A wide range of Recurrence Score results was observed in the pooled cohort (Fig. 1) with a median (range) of 16 (0–81) and a mean (SD) of 18.1 (10.1) (p = 0.19 for comparison across studies). The distribution of Recurrence Score categories differed across the studies (p = 0.031) (Table 1).
      Fig. 1
      Fig. 1Distribution of Recurrence Score results for the entire cohort (N = 565). Recurrence Score groups were
      [
      • Paik S.
      • Shak S.
      • Tang G.
      • Kim C.
      • Baker J.
      • Cronin M.
      • et al.
      A multigene assay to predict recurrence of tamoxifen-treated, node-negative breast cancer.
      ]
      : blue, Recurrence Score results within the low range (<18); red, Recurrence Score results within the intermediate range (18–30); green, Recurrence Score results within the high range (≥31).
      The distribution of these Recurrence Score categories was similar in younger and older patients (<55, ≥55 years) and in patients with smaller and larger (≤2, >2 cm) tumours (p = 0.37 and p = 0.081, respectively); the distribution differed by grade (p < 0.0001) (Fig. 2).
      Fig. 2
      Fig. 2Distribution of Recurrence Score categories
      [
      • Paik S.
      • Shak S.
      • Tang G.
      • Kim C.
      • Baker J.
      • Cronin M.
      • et al.
      A multigene assay to predict recurrence of tamoxifen-treated, node-negative breast cancer.
      ]
      by patients' age, tumour size, and tumour grade; p = 0.37, p = 0.081, and p < 0.0001 for comparing Recurrence Score distribution across age groups, tumour size groups, and grade groups, respectively (chi-squared test).

      3.3 Changes in treatment recommendations

      Treatment recommendations before and after Recurrence Score testing were available for 527 patients. Pre-testing, 45.4% were recommended CHT and 54.6% HT (Table 2). Overall, 31.9% (95% confidence interval [CI], 27.9–35.9%) had a recommendation change post-testing. Of the CHT-recommended patients (pre-testing), 48.1% (95% CI, 41.8–54.5%) were recommended HT post-testing; of the HT-recommended patients (pre-testing), 18.4% (95% CI, 13.9–22.9%) were recommended CHT post-testing. After knowing the assay results, the proportion of CHT-recommended patients decreased to 33.6% (net reduction: 26%; relative reduction: 38%); the proportion of HT-recommended patients increased to 66.4% (Table 2; p < 0.0001). Knowing the assay result impacted treatment recommendations for patients in all Recurrence Score grade, age, and tumour size groups (Table 2). Significant changes in the proportion of CHT- and HT-recommended patients were also observed in the low Recurrence Score group as defined in the TAILORx study (<11) [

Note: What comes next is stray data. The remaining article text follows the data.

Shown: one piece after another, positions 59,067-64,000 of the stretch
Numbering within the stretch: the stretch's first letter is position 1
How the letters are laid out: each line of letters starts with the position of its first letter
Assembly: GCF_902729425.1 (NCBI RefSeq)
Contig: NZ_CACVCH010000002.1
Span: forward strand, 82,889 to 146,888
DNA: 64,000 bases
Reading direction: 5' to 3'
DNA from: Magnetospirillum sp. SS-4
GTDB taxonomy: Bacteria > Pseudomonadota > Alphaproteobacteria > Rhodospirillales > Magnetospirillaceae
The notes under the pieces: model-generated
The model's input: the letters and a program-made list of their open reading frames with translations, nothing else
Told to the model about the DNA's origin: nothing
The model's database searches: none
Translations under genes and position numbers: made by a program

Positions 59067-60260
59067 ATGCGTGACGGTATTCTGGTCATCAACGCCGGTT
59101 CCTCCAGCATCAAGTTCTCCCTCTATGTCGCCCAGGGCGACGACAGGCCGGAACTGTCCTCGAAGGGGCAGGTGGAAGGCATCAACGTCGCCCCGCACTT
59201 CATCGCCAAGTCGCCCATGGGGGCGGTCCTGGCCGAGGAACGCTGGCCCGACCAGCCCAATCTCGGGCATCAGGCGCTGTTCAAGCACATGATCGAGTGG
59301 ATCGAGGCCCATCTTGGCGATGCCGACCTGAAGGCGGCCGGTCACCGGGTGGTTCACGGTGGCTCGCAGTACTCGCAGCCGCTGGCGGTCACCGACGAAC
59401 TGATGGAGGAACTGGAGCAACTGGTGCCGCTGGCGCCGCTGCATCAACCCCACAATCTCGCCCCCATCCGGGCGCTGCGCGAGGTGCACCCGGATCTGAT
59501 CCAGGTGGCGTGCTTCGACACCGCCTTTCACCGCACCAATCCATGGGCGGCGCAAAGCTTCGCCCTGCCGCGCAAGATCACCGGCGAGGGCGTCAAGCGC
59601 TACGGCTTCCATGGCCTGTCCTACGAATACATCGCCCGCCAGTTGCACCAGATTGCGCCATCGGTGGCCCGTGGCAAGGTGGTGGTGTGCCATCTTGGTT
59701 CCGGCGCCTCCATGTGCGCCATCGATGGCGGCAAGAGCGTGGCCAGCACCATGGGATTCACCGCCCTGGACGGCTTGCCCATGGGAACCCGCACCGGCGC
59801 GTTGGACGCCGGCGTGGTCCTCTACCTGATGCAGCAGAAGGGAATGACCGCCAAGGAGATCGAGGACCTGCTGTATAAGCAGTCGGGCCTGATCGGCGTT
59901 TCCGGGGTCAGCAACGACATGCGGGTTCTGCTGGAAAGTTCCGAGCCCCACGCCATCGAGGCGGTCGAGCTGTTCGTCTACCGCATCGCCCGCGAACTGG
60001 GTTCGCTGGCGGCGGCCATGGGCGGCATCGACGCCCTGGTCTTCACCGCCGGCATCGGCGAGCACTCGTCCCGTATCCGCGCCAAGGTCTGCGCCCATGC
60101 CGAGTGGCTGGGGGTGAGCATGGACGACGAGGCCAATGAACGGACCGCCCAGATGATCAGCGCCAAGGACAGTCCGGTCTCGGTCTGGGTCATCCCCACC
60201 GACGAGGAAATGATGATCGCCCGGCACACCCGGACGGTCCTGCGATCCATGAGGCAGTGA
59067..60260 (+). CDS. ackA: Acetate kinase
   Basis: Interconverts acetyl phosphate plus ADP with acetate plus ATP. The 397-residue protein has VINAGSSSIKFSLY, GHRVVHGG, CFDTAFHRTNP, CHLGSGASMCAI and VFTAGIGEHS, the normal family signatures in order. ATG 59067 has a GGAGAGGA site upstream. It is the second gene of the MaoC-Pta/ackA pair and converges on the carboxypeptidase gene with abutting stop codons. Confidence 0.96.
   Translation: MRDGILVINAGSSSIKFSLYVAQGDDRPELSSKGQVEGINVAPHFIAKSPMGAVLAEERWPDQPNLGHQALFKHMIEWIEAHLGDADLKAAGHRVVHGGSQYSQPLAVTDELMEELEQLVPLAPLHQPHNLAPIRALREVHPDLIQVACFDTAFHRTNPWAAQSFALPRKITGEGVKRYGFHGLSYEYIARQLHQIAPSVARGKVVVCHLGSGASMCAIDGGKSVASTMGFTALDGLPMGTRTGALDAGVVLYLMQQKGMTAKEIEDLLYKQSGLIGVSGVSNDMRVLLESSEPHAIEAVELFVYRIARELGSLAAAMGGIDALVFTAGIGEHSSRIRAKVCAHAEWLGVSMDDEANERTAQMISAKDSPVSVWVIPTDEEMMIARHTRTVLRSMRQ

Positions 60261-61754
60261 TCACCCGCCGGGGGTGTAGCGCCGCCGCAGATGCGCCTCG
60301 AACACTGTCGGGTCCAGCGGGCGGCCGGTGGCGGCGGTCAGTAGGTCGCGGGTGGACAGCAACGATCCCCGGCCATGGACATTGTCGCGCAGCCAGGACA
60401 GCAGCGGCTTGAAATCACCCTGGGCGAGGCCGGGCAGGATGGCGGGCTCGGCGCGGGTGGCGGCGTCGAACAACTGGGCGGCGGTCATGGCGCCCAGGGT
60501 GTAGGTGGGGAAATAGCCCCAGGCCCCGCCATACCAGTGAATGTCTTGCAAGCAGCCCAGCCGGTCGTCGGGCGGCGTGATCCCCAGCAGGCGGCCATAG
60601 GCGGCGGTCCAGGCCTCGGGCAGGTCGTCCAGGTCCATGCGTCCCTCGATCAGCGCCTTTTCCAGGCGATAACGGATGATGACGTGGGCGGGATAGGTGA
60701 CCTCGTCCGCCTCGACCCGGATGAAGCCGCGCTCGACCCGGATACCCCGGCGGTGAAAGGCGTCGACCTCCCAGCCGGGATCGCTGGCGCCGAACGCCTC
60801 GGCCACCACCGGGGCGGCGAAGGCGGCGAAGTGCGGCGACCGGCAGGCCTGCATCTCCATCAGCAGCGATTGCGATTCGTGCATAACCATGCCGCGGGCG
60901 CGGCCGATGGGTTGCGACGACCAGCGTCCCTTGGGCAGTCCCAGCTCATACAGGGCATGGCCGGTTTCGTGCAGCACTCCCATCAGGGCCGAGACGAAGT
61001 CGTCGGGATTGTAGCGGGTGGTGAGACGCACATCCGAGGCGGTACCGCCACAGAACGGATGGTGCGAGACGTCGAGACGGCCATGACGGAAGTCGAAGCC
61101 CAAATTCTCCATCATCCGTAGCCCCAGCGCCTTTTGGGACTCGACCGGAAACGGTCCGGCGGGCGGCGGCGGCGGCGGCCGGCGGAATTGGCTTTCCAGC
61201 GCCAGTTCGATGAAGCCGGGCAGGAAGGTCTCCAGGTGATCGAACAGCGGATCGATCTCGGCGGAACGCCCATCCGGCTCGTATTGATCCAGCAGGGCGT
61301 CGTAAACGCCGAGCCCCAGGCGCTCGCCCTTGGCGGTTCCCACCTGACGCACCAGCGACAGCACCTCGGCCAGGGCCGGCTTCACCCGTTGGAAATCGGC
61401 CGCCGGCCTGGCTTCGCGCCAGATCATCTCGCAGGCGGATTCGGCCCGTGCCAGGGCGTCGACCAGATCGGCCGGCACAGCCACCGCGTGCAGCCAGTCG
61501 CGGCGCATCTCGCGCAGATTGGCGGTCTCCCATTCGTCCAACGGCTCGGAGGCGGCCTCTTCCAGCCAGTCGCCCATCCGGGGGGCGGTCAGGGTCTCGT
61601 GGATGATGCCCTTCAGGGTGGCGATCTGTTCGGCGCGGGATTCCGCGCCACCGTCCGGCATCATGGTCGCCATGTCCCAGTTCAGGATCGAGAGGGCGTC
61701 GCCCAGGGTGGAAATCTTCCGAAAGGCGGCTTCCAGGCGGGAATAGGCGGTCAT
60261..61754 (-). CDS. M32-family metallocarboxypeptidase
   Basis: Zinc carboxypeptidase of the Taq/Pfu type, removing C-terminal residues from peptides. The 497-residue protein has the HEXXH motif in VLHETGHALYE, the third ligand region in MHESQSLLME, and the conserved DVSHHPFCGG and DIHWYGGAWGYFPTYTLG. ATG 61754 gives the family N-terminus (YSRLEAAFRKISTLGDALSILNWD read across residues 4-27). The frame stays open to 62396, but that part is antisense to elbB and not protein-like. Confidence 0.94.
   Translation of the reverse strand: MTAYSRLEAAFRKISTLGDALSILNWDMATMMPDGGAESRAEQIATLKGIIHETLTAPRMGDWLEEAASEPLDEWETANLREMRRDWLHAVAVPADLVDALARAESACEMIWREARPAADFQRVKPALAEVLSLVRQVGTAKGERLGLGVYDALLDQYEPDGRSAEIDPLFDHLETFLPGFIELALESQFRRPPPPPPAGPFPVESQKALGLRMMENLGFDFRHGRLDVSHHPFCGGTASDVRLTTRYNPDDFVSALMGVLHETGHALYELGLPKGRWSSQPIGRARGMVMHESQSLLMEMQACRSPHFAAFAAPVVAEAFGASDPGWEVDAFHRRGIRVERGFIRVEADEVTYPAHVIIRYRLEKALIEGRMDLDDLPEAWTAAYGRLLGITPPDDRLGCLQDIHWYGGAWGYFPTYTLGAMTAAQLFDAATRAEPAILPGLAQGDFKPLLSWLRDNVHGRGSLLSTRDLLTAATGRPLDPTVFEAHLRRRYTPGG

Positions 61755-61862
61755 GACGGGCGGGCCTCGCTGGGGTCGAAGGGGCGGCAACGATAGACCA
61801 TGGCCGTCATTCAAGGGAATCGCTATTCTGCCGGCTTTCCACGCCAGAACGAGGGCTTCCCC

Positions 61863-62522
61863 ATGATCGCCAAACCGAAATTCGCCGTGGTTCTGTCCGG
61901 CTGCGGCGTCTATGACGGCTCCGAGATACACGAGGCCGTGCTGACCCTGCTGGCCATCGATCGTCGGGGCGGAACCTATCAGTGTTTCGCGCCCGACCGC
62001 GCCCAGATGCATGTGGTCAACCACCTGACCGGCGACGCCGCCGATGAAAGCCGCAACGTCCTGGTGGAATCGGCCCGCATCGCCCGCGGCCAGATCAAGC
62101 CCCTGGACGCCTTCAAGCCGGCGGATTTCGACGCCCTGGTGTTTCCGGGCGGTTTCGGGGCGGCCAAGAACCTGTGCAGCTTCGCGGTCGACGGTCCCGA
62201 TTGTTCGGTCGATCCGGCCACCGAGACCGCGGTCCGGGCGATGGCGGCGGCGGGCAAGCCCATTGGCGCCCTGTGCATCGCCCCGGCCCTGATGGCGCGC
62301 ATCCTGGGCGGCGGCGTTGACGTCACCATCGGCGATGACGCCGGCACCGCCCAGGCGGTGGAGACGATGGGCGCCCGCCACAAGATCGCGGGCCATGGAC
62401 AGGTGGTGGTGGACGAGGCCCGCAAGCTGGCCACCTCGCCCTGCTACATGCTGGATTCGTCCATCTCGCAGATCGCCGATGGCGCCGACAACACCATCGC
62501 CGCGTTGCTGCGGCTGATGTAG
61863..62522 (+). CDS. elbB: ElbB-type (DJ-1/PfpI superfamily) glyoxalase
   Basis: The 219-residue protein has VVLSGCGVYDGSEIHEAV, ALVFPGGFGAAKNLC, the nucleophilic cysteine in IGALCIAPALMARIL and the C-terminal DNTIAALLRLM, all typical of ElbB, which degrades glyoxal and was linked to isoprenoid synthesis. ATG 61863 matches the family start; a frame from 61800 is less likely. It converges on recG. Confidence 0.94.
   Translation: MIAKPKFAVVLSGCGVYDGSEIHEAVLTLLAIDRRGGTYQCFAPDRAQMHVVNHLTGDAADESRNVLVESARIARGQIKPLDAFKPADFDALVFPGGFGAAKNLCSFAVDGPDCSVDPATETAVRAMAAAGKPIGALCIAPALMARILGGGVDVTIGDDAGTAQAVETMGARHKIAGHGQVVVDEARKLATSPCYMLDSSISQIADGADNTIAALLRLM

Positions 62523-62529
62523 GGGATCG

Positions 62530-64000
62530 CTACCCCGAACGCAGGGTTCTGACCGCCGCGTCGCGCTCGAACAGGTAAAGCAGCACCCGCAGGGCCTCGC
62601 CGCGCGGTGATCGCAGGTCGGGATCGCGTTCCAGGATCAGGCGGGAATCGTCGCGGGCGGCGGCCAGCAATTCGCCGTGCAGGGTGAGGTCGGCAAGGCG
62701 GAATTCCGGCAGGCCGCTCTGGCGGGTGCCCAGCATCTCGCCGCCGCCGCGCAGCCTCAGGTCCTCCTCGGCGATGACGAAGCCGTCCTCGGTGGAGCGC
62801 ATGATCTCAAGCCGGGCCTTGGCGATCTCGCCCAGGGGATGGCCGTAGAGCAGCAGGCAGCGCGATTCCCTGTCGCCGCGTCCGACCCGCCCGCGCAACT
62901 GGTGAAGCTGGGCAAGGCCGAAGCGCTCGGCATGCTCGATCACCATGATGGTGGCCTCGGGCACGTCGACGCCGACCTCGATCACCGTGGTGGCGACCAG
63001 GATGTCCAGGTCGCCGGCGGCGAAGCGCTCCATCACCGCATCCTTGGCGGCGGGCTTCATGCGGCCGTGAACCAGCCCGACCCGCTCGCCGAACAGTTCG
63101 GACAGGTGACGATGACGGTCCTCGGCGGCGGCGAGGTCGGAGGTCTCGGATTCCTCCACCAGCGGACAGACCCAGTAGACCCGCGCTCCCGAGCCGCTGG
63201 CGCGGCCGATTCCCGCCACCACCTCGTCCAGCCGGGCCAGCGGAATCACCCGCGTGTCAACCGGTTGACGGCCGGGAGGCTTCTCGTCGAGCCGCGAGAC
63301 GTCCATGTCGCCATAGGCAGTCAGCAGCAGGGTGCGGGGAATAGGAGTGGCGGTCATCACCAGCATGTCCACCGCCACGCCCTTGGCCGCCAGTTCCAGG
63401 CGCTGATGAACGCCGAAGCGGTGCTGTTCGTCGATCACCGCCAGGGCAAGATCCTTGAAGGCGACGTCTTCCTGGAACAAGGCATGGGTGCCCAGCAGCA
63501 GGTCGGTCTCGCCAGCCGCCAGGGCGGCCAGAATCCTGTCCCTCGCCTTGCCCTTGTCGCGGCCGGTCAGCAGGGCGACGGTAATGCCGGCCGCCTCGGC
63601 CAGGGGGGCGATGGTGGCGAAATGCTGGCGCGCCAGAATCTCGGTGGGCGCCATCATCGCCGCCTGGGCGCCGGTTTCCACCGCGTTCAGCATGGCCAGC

• Sparano J.A.
      • Gray R.J.
      • Makower D.F.
      • Pritchard K.I.
      • Albain K.S.
      • Hayes D.F.
      • et al.
      Prospective validation of a 21-gene expression assay in breast cancer.
      ] (Table 2). These changes were aligned with the Recurrence Score results: a decrease in CHT recommendations was observed in low Recurrence Score patients and an increase in high Recurrence Score patients. Upon dividing the intermediate Recurrence Score group into two subgroups (18–25, 26–30), an increase in CHT recommendation was observed in both subgroups (statistically significant in the former [p = 0.0094] and trending in the latter [p = 0.058]) (Table 2).
      Table 2The impact of knowing the Recurrence Score result on treatment recommendation for the entire cohort, by Recurrence Score category, grades, age groups, and tumour size.
      HT (post-testing)CHT (post-testing)Total
      All patients (N = 527)a
       HT (pre-testing)235 (44.6%)53 (10.1%)288 (54.6%)
       CHT (pre-testing)115 (21.8%)124 (23.5%)239 (45.4%)
       Total350 (66.4%)177 (33.6%)527 (100%)
      Low
      • Paik S.
      • Shak S.
      • Tang G.
      • Kim C.
      • Baker J.
      • Cronin M.
      • et al.
      A multigene assay to predict recurrence of tamoxifen-treated, node-negative breast cancer.
      Recurrence Score (score values <18) (n=293)a
       HT (pre-testing)176 (60.1%)1 (0.3%)177 (60.4%)
       CHT (pre-testing)98 (33.4%)18 (6.1%)116 (39.6%)
       Total274 (93.5%)19 (6.5%)293 (100%)
      Intermediate
      • Paik S.
      • Shak S.
      • Tang G.
      • Kim C.
      • Baker J.